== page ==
Capital flight a risk that must be monitored
Conventional wisdom has it that the yuan has come under severe depreciation pressure due to capital flight which will have damaging consequences for the mainland’s financial system.
Some market players have estimated that non-FDI (foreign direct investment) capital outflows amounted to US$160 billion (HK$1.2 trillion) in the fourth quarter of last year and to more than US$320 billion for the full year. They included capital flight, hot money (portfolio investment) outflows, net trade credit flows and net foreign borrowing by mainland companies. Yet there is no solid data to confirm this.
Meanwhile, data from the People’s Bank of China shows that net foreign exchange purchases by onshore banks fell on a month-on-month basis in both December and January, despite a record trade surplus of US$109.6 billion in the same period. The decline, totalling US$36.5 billion for the two months, was the largest cumulative two-month drop on record, implying net capital outflows.
The drop in foreign exchange purchases might though reflect the hoarding of foreign currency, mainly by onshore companies, to protect against yuan depreciation. Indeed, foreign-currency deposits jumped by more than US$82.2 billion in January from a cumulative decline of US$50.6 billion in the fourth quarter of last year.
Fuelling the worry about capital flight, the director of international payments at the State Administration of Foreign Exchange, Guan Tao, was recently quoted as saying that capital outflows were akin to the situation before the 1997 Asian crisis, when capital flight accelerated.
Other observers have cited the US$150 billion decline in mainland foreign exchange reserves in the second half of last year as evidence of capital flight.
Large capital outflows are one of the three factors that can help to detect a change in the underlying trend of the yuan, the other two being a persistent deterioration in external balances and a change in the central bank’s currency policy stance.
While the risk of capital flight is real, it is a long-term structural issue. The evidence of capital outflows so far remains both preliminary and sketchy.
The mainland’s relatively closed capital account makes capital flight manageable. It also buys time for structural reforms to fix the problems that underlie capital flight.
Observers have cited the evidence of capital flight in isolation, which tends to skew any analysis of the mainland’s financial and currency risks. These analyses have exclusively focused on the near-term decline in foreign reserves and foreign currency purchases by onshore banks. They have failed to discuss the most important aspect – that mainland foreign reserves recorded a net increase of US$22 billion last year.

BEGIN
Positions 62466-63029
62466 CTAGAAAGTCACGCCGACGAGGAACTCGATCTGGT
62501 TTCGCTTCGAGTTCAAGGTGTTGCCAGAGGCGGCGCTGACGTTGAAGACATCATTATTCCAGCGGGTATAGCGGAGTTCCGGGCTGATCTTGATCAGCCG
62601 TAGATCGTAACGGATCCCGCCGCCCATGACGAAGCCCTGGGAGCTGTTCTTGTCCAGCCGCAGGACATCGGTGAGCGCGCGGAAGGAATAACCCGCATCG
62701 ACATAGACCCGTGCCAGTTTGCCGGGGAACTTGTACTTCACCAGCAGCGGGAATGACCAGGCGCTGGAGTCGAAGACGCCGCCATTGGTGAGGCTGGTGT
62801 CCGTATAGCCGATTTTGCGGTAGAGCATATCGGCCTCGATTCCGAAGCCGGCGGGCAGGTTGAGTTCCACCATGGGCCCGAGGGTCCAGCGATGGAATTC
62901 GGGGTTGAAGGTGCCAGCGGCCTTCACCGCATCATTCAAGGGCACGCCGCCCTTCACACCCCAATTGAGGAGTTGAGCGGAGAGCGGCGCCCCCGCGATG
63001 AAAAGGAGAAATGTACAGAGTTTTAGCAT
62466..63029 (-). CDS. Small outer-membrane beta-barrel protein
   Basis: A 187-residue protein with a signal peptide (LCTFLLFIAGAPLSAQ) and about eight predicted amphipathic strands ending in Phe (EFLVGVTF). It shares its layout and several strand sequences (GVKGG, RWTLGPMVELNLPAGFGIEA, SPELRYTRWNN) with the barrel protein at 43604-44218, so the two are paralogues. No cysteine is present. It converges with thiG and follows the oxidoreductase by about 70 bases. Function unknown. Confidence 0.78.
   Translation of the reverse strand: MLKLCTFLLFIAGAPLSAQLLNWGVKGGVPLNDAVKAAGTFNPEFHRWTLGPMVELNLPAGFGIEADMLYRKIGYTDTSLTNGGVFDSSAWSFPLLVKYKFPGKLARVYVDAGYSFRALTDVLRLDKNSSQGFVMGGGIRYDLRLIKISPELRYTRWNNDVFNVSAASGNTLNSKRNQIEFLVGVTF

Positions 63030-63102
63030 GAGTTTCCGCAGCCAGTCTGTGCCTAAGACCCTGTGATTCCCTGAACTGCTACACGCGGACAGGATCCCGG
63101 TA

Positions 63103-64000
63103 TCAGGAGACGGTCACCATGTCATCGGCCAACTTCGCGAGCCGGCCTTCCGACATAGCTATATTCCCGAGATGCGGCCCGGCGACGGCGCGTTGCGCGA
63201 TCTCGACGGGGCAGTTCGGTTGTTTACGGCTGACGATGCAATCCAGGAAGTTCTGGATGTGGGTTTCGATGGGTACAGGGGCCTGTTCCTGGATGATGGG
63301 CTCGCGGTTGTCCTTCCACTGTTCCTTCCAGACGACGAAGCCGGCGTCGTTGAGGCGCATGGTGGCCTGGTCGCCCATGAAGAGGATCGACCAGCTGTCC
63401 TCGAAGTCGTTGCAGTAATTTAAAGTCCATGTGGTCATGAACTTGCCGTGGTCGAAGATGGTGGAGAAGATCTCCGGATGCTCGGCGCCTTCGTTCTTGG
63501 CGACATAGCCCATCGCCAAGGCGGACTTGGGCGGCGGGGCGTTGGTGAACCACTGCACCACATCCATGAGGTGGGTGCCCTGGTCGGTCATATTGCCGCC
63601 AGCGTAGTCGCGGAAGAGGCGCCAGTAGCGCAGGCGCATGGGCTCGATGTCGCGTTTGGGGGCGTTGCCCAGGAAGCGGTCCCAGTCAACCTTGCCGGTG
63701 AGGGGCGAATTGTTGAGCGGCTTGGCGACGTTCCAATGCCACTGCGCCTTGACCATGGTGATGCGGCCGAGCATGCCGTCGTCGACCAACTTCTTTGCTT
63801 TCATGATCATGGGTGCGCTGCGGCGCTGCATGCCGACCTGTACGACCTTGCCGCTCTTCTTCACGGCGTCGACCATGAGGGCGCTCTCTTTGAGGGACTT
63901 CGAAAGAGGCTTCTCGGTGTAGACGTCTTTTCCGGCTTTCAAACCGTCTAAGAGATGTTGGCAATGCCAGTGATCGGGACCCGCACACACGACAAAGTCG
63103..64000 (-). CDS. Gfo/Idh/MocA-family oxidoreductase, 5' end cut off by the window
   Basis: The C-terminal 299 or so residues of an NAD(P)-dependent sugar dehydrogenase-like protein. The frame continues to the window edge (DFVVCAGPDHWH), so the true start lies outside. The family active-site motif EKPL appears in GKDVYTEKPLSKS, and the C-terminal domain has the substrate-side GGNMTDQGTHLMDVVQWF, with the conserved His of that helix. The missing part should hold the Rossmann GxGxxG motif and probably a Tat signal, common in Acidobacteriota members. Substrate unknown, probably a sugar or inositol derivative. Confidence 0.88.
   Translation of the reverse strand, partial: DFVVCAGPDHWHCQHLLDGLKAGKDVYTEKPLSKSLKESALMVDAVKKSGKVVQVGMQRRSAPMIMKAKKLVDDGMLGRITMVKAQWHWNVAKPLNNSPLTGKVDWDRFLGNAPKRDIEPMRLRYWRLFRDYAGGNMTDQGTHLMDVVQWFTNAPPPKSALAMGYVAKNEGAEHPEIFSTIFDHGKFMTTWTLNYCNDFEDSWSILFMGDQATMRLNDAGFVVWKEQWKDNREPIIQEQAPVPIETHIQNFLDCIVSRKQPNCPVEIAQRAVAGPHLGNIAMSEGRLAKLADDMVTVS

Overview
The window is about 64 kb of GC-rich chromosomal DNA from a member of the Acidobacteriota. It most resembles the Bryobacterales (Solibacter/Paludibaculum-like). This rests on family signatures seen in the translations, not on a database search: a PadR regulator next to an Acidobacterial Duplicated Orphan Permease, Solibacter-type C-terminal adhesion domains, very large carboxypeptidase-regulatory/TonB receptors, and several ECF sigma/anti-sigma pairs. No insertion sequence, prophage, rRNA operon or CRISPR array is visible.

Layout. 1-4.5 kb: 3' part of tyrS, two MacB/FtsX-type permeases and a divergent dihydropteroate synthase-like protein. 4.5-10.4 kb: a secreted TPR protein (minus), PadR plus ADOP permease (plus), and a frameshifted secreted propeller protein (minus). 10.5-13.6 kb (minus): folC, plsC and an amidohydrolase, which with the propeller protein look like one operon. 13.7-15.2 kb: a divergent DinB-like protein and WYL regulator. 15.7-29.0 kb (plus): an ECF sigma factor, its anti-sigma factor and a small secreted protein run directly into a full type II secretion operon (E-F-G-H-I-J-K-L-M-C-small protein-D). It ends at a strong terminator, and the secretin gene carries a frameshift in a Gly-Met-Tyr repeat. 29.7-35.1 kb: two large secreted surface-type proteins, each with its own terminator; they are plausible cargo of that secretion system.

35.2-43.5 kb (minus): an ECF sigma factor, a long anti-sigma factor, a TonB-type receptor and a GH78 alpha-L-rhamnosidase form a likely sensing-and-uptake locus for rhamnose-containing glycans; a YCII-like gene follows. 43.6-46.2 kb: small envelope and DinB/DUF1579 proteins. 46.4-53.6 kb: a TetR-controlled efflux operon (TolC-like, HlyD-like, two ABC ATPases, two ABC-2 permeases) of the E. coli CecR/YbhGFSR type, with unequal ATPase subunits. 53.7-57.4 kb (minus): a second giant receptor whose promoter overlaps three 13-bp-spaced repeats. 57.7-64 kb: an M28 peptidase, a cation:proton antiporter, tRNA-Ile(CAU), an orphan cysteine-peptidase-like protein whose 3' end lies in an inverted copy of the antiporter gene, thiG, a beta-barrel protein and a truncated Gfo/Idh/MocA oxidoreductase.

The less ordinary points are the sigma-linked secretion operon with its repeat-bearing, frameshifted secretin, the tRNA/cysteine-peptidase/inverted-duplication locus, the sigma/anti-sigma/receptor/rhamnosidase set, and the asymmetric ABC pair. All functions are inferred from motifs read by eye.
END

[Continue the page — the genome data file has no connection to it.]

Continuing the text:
Granted, this was the smallest increase in reserves in the past 14 years, but it is also an undeniable fact that there were net capital inflows to the mainland last year, despite some outflows in the final quarter. These inflows would have pushed up the yuan against the US dollar in 2014 if the People’s Bank of China had not intervened early in the year to squash the one-way bet on yuan appreciation.
The mainland’s current account surplus is turning around, with the rising trend likely to continue. Steady net inbound foreign direct investment will boost the economy’s basic balance (current account plus net long-term capital inflows), which amounted to more than 4 per cent of gross domestic product last year, and support the yuan’s external value.
What about the mainland’s overseas direct investment (ODI), which has increasingly become a crucial source of capital outflow?
While ODI has been national policy since 2000 and has risen 13-fold since 2003, it remains too small to have any material impact on the overall net capital flow trend. It amounted to an estimated 0.13 per cent of GDP in 2014, up from 0.01 per cent in 2004. But given the risk of capital flight, Beijing is unlikely to boost ODI significantly in the medium-term. Net FDI inflows will continue to augment the basic surplus.
The mainland’s capital flight is not yet a major problem, but it is a risk that must be monitored closely. If it were to increase and overwhelm capital inflows, it would destabilise the financial system and put significant downward pressure on the yuan. To prevent this, Beijing is unlikely to open the capital account anytime soon.
Chi Lo is a senior economist at BNP Paribas Investment Partners (Asia) and author of The Renminbi Rises: Myths, Hypes and Realities of RMB Internationalisation and Reforms in the Post-Crisis World